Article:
On the most basic level, you should be looking at your expected income versus expected expenses. This comparison includes the Cost of Goods Sold (or COGS), meaning the costs related to manufacturing your goods or offering your services. When thinking about COGS, include raw material, labor, and storage costs. For a service-based business, these costs could be how much you pay yourself, an employee, or an independent contractor to complete a service. Armed with your income and COGS information, you can outline a production schedule.

You should also think about different scenarios and create different business plans based on these scenarios. Is the government thinking about increasing the minimum wage? Is the nearby college campus expanding, meaning more potential customers?

Create a plan that assumes the future factors break in your favor, a plan that assumes you will more or less maintain your current status quo, and another that looks into a worst-case scenario. Consider a range of scenarios but be reasonable when committing one to paper—it probably isn’t useful to have plans that are too apocalyptic or detail what would happen if you win the lottery.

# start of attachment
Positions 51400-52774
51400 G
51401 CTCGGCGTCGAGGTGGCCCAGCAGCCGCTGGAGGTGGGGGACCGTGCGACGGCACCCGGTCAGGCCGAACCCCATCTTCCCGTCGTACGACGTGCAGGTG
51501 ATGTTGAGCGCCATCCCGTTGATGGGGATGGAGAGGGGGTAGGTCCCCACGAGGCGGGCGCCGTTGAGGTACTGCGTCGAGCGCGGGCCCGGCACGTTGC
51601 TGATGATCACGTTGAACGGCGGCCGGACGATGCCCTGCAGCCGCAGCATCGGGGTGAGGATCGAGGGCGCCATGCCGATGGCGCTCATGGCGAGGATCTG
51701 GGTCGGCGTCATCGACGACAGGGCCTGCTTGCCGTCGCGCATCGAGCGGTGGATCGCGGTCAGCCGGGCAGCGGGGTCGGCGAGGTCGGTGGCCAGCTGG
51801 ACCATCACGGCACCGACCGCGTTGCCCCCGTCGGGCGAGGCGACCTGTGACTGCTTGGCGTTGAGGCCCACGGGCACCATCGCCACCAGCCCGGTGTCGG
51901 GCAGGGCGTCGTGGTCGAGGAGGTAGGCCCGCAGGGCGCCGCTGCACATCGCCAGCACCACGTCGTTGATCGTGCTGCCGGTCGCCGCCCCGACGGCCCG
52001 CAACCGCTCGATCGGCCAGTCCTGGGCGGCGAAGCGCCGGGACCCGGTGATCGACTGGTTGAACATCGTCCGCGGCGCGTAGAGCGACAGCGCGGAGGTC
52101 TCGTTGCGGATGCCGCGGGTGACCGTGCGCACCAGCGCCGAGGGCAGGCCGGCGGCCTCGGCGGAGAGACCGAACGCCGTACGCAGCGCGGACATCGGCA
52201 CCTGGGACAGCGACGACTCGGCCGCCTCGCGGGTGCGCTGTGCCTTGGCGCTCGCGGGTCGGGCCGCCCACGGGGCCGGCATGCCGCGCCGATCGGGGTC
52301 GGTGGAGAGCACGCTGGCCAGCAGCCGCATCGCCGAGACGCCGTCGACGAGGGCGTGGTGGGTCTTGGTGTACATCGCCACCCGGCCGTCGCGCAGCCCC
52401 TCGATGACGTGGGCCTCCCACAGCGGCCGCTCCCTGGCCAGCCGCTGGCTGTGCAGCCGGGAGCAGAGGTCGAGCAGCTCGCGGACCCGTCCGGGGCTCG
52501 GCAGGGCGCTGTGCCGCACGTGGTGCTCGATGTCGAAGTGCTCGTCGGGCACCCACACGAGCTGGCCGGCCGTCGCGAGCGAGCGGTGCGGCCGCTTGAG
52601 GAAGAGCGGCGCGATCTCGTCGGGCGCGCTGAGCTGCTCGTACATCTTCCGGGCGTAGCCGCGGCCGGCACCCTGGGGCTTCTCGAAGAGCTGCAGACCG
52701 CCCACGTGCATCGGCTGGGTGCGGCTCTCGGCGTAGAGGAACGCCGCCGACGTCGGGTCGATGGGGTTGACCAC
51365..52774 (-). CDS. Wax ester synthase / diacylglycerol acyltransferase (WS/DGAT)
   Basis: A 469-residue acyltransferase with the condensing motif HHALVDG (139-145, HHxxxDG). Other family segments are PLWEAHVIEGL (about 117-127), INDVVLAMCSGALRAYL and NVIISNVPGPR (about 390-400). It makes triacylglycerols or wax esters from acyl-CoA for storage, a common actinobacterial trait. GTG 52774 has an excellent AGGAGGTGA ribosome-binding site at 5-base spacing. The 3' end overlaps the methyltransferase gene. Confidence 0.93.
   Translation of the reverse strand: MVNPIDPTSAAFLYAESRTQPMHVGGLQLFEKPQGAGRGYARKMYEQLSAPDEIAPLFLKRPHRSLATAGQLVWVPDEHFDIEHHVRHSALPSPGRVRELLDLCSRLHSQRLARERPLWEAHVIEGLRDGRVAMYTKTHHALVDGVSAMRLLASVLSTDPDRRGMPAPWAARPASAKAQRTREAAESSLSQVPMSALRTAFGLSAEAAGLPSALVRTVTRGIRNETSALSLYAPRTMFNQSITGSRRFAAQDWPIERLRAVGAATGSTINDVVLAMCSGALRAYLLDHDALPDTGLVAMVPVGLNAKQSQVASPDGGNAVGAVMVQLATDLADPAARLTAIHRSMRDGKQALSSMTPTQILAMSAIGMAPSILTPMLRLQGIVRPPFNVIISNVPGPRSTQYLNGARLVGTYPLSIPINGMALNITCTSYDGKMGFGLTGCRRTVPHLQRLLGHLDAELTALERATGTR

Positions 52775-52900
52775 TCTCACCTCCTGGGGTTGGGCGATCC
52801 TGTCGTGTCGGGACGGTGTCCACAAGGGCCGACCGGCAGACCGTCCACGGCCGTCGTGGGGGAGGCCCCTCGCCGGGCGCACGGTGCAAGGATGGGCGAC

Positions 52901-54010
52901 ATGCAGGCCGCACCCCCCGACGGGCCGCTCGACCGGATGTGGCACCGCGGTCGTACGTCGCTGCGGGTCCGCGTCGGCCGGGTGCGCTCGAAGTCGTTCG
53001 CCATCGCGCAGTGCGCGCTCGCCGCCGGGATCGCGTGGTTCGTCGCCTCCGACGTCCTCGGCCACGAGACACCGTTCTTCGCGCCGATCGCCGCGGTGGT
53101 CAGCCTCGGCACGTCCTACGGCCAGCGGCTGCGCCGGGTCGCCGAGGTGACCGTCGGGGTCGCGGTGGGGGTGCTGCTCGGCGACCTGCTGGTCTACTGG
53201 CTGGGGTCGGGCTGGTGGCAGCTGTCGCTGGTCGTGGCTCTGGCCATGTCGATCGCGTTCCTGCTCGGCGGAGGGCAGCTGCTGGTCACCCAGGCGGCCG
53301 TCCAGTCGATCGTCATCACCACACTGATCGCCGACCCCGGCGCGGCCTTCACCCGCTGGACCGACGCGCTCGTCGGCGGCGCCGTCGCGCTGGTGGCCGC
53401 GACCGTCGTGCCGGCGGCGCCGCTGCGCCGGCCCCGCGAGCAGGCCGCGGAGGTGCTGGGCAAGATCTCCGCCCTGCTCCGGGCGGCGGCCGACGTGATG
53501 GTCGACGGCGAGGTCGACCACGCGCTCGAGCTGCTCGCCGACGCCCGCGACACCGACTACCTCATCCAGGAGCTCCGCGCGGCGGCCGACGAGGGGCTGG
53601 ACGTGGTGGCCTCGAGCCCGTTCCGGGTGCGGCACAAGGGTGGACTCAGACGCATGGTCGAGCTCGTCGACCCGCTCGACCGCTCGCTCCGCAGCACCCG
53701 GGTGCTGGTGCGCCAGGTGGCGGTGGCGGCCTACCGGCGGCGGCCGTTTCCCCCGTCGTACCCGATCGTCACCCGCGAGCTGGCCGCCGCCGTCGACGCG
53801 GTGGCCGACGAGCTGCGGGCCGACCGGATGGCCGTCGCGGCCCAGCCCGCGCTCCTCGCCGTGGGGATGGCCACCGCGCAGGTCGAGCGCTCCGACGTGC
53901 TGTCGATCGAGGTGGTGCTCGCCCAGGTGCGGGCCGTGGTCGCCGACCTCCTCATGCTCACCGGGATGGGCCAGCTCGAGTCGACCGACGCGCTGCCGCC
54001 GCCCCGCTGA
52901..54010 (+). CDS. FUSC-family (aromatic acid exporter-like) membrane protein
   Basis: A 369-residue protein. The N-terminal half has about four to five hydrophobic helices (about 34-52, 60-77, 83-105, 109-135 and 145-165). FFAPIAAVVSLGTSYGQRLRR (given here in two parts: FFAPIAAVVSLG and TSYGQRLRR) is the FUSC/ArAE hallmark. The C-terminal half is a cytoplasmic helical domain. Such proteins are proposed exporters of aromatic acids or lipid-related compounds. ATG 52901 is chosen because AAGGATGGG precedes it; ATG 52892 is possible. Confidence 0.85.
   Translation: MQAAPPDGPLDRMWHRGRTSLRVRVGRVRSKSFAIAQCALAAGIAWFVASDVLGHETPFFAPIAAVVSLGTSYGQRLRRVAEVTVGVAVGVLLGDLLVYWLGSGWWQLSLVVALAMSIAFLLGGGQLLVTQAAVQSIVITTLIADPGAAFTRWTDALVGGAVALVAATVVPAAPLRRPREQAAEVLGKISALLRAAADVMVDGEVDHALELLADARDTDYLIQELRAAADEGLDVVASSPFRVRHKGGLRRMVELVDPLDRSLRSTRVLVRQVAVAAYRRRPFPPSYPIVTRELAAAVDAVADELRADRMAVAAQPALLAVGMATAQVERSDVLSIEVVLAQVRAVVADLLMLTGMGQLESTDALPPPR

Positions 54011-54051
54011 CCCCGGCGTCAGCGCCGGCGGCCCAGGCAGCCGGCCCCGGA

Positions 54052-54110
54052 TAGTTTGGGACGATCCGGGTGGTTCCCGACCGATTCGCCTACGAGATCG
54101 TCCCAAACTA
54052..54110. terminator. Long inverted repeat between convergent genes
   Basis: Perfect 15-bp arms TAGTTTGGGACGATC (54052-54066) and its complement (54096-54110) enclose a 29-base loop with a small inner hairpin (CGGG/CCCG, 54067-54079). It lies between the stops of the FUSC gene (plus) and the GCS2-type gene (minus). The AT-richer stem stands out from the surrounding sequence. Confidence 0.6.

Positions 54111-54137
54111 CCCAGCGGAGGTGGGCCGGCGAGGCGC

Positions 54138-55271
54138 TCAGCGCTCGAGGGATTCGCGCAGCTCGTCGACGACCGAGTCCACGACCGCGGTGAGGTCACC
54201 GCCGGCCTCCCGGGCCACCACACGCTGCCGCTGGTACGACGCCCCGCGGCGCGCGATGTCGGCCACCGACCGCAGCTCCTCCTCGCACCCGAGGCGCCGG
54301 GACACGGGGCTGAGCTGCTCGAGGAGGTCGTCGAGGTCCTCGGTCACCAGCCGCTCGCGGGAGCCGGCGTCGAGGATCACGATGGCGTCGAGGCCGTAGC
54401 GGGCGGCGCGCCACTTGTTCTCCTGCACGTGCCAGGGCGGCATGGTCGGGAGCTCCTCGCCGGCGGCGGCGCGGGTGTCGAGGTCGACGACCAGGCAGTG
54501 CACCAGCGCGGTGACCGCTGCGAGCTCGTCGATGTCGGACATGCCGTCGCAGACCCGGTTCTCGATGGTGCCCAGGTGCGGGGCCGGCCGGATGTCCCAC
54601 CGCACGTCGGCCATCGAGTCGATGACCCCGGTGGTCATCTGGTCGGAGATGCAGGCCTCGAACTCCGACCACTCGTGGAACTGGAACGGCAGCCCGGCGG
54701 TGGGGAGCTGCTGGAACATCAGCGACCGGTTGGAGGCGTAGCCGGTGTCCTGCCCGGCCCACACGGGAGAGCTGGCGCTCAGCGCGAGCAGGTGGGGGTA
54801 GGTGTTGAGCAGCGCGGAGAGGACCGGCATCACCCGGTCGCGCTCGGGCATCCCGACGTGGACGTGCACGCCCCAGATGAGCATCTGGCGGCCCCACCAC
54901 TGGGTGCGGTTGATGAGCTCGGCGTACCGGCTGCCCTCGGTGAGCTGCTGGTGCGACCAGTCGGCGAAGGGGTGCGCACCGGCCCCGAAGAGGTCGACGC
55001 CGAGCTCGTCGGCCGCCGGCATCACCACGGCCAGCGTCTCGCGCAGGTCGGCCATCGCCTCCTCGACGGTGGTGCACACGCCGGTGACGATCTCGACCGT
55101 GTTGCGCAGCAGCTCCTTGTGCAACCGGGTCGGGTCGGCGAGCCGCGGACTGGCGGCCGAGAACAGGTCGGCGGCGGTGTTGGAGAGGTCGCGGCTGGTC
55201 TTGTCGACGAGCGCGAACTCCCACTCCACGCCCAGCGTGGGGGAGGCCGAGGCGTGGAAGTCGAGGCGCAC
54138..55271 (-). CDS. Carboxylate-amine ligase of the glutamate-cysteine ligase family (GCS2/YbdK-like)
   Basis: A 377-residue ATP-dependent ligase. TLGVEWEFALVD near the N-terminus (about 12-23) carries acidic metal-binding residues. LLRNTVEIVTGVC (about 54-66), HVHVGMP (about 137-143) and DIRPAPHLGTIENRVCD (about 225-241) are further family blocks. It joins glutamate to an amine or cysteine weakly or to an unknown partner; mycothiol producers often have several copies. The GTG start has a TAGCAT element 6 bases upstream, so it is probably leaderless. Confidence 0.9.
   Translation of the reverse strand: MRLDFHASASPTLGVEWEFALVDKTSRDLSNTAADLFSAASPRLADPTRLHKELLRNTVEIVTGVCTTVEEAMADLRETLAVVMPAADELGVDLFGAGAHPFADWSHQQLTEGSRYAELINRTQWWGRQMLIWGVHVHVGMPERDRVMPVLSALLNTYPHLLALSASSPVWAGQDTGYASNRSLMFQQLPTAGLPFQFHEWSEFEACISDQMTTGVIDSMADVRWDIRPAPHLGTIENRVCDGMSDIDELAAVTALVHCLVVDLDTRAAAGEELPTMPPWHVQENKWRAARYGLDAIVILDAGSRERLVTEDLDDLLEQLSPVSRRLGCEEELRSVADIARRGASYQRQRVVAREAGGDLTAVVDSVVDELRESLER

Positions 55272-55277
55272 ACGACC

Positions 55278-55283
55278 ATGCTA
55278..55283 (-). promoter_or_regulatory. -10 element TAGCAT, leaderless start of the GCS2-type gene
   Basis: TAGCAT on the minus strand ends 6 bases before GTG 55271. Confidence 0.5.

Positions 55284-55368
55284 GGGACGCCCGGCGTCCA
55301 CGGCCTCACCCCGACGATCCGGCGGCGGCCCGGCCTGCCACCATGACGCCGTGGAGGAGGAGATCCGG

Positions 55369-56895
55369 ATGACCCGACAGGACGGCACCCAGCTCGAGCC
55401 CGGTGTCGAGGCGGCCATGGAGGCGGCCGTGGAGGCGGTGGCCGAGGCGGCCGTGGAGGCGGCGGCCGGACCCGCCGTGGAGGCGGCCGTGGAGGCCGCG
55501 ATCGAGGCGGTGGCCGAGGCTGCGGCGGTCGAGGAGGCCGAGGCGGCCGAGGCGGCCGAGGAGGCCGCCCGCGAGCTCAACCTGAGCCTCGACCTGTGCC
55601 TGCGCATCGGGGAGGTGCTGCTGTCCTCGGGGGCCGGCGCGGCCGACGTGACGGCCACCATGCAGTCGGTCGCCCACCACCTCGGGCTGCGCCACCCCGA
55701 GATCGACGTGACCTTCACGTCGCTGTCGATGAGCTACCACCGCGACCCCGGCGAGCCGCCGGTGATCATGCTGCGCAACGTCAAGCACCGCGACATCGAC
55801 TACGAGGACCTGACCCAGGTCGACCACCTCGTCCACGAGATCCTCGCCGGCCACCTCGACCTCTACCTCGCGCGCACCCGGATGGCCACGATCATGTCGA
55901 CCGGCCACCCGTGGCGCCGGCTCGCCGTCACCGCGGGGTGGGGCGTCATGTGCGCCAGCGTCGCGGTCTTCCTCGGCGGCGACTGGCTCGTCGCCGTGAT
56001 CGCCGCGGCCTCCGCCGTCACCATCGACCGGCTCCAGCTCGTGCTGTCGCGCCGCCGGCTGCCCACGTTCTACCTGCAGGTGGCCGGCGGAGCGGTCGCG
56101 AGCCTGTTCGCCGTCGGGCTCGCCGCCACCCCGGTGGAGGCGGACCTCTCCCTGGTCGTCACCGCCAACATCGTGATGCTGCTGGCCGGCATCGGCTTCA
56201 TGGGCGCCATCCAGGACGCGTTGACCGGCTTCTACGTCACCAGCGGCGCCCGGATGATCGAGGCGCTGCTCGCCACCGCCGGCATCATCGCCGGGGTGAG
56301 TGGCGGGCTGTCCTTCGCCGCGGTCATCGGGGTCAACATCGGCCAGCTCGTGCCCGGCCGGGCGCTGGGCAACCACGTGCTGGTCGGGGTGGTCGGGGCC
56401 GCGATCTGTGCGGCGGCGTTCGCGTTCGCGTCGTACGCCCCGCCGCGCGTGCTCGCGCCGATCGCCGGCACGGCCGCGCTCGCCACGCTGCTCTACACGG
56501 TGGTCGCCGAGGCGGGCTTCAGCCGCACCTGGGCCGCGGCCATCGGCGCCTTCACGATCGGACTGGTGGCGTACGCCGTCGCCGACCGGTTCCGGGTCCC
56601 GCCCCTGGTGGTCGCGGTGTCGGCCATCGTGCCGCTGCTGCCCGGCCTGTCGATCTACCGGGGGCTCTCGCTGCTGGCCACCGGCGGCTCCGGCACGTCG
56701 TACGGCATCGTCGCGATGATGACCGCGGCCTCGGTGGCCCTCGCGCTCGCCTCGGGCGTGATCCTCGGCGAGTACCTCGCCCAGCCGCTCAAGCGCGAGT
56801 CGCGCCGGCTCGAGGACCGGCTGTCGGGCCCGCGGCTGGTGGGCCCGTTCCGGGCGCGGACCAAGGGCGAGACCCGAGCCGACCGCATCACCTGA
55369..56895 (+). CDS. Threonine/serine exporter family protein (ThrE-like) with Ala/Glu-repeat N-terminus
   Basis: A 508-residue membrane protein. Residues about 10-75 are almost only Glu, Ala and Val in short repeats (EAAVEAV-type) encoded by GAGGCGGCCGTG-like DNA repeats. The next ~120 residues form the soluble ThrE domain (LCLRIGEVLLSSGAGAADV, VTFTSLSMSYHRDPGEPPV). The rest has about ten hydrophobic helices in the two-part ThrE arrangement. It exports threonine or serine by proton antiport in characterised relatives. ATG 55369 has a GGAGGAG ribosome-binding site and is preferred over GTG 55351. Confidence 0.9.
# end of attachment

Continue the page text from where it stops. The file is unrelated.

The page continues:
Woman handing man a baguette

2. Convert New Customers into Repeat Customers

One of the sagest bits of old business wisdom is that it is much more ideal to retain loyal customers than continually attempt to woo new ones. This adage was as true for medieval blacksmiths creating swords for the local castle as it is for the latest tech startup trying to boost monthly engagement.

It appears that customers are becoming even more loyal, an important point because the internet presents many of us with more buying choices than ever before. A survey published in January by the analyst firm Greenlight Digital found that 38% of customers say they are more loyal to their trusted companies compared with 2 years ago. On top of that, 46% said they show that loyalty by recommending businesses to friends and family—an illustration of how loyal customers can lead to compounded revenue.